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Features

  •  Leslie Fender doesn’t get in a hurry.

    At 54, the lanky Texan is retired from careers as a butler and a restaurateur, and like many men, he’s finally getting a chance to travel.

    But he isn’t jetting from city to city or hurtling down the highway in an RV. He’s taking the back roads with his traveling partner, Angel.

    Together they’ve traveled 4,200 miles this year, and they have many miles to go before they reach warmer country for the winter.

  •  Tim Speakman believes picture quilts, like fine paintings, should tell a story.

  •  What people will see when the Hardin County Tribute to Veterans official opens on Veterans Day is an impressive series of statues and monoliths honoring the sacrifices and service of all United States veterans from each of the five military branches as well as men and women of the civil service.

    What they won’t see is the patriotic pride instilled in Terry Shelton, co-owner with his wife Diane of Quarry Hill Monuments that set the 16 granite pieces and six sculptures in place.

  •  Nell Chaudoin knew something was wrong with her lifestyle in May 2011 when she easily finished four large slices of Dutch caramel apple pie.

    “I was disgusted with myself,” she said, remembering how she felt afterwards.

    It was then the 26-year-old Cox’s Creek native knew she needed to make a permanent lifestyle change, not only for herself, but also for her students.

  •  Mary Rama, of Hodgenville, had a busy couple of days this past weekend as she celebrated her 90th birthday, 47th Lincoln Days and an impromptu family reunion.

  •   From I-65 South, take the Hodgenville exit at Elizabethtown. 

  •  Nancy Hubbard recites the poem “Once There Was a Watermelon” as if she had just memorized it yesterday. But the words come to her from many, many years ago – a remnant of her Hodgenville schooling in the 1920s. 

  •  If you are interested in the therapeutic program, riding lessons for your kids or anything else related to Wayne Ridge Farm, contact Jodi Johnson at (270) 320-5928.  

    Jodi Johnson rides horses in her sleep, kicking whoever is in bed with her as if she were nudging her horse. As someone who spends so much time with the animals, it comes as no surprise. 

  •  A new book by Nancy Barry goes deeply into the history of Kentucky, including LaRue County.  Lightning Bugs and Sunday School is a collection of stories and poems about growing up and living in the commonwealth. 

  •  The quilts cover the couch, the chairs – piled up in the closet and on a nearby recliner too.  Dozens of vibrantly colored and delicately made quilts help to personalize the home of Helen Clark. They are all creations of the soon-to-be 100-year old woman and they represent the long and rich life she has lived.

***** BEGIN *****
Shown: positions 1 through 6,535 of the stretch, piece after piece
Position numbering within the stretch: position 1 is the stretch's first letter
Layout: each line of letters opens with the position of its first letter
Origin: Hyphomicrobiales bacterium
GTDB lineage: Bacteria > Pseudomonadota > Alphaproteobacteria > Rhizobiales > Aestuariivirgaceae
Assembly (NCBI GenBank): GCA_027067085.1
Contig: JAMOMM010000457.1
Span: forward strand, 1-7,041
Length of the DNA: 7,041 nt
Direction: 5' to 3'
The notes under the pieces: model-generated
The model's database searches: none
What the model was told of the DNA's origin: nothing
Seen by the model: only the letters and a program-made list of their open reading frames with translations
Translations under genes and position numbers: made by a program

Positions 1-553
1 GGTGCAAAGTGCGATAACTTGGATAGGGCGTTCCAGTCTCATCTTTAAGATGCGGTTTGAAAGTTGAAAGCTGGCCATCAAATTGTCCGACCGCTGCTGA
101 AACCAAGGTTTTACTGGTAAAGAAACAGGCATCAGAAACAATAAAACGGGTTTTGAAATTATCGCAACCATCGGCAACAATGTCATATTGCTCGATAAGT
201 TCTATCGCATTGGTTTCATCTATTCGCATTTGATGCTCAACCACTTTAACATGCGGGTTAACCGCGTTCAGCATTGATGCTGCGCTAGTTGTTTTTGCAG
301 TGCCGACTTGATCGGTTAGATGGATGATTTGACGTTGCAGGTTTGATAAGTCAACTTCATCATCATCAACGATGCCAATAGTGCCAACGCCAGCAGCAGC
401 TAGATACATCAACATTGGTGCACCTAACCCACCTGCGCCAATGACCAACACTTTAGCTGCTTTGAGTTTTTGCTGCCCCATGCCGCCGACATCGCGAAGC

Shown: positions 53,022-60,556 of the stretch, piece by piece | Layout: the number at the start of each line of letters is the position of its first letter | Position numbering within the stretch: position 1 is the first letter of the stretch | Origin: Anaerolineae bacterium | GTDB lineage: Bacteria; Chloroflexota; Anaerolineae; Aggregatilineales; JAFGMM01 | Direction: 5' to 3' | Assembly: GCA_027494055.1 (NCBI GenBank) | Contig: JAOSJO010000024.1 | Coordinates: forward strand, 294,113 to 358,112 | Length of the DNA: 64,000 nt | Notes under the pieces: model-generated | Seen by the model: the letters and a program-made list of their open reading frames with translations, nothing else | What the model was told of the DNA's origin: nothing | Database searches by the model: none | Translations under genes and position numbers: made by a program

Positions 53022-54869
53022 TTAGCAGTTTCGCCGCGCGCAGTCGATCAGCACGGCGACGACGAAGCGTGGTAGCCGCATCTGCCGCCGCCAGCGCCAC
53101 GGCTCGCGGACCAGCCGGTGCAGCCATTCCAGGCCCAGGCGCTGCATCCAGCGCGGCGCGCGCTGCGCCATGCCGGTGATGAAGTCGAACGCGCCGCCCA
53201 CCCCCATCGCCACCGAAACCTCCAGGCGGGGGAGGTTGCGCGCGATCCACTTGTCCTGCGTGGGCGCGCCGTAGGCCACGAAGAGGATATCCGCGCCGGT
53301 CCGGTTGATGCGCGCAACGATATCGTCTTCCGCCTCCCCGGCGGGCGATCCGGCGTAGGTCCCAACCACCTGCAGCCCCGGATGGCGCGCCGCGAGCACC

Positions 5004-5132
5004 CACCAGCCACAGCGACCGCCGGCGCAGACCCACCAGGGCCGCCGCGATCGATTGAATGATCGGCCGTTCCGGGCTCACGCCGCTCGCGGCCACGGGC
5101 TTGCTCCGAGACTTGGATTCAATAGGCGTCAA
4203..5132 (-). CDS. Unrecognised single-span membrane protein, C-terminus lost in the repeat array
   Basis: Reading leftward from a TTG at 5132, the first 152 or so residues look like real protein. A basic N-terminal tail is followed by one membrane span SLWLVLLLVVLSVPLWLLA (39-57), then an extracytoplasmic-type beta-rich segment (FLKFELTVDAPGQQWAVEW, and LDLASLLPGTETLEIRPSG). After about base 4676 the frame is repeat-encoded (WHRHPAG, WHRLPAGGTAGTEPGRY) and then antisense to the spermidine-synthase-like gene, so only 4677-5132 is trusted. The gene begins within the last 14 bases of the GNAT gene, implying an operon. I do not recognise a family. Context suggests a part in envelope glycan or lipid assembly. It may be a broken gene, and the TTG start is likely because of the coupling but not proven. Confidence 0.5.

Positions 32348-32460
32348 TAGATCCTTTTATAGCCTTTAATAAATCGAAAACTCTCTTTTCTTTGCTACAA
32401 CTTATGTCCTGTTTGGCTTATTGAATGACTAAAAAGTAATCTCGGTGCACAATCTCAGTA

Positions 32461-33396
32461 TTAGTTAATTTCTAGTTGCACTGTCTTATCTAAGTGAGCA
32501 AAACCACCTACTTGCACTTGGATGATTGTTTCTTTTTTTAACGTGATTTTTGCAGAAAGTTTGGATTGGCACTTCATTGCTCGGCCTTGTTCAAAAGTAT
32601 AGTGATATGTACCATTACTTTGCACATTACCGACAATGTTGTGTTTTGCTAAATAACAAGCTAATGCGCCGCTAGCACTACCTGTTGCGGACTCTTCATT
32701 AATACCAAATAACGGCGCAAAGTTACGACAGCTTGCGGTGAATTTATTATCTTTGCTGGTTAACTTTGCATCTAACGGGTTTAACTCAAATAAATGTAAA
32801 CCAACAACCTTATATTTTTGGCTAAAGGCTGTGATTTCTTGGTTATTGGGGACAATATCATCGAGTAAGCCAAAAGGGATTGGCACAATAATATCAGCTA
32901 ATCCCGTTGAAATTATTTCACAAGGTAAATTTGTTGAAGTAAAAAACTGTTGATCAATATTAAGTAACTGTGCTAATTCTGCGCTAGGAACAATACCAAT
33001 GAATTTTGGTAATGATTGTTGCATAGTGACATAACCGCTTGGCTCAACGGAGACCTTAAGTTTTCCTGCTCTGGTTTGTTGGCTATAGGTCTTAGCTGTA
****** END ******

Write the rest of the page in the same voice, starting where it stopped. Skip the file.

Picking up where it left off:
•  Working at the 12th Evacuation Hospital in Cu Chi, Vietnam, in 1970, LaRue County native Charles Allen had seen the guts and gore of what war is really like, unlike the glory in which it is often portrayed.

  •  Steve Thompson could give lessons to whoever said, “If life gives you lemons, make lemonade.”

    Just when he was living the good life with success in music and real estate, he was besieged with a deluge of drawbacks, including two bouts of cancer and a disastrous economic downturn that would have caused most people to lose hope… but not Thompson.

    “The victory is in the fight,” the 53-year-old former Michigan resident said.

    Thompson was born in New York City but the family moved to a very rural Michigan farm in 1967.

  •  For 33 years senior citizens from far and near have found three and a half-hours of musical entertainment every Saturday night at LaRue County’s Senior Center located on Walters Avenue in Hodgenville.

    Part of the reason for that enjoyment, according to co-managers Charles and Viola Riggs, is that the performers as well as the audience feed off of each other’s enthusiasm.

  •  Murle Elliott has never been one to flit, like a bird, from job to job.

    When he was only 17 years old, he found a job he loved – operating a bull dozer – and 69 years later he’s still going strong, sometimes putting in 40-60 hours a week.

     “I feel better when I’m getting up and going to work,” said Elliott, who lives on Jericho Road. “If there’s work for me, I’ll do it.”

    Elliott’s love for the big tractors began when he worked on a relative’s farm at Fern Creek.

  •  As a part of our community’s preparation for LaRue County’s Relay for Life event on May 11-12 at Hodgenville Elementary School, the local Relay for Life Committee is recognizing individual cancer survivors and the teams who are raising funds for the event.

  • When recycling comes to mind, people often think about a neat and clean environment filled with organized storage containers for collection. However, that’s not always the case.
    Often overlooked is the not-so-clean side of things such as sorting, organizing, banding and shipping the products after processing.
    In 2011, LaRue County’s recycling center, better known as Renaissance Recycling, collected more than 500 tons of recyclable material and distributed it to select facilities across the state.

  •  Through the work of Big Brothers Big Sisters of Kentuckiana, children all over the state are being positively impacted by one-to-one unique mentoring relationships. However, some children haven’t yet had their chance.

  • What began for Sonya Hill as an endeavor to inspire her two children to enjoy reading turned into a novel set in Hodgenville. 

  •  Cody Warren helped his daughter, 3-year-old Kaylee Mae, glue a tail on an Easter bunny cutout during Thursday’s Wee Time preschool program at Abraham Lincoln Elementary School. About 30 children attended the final session of the school year but they were joined by several other students in the KHIC (Kindergarten Here I Come) program.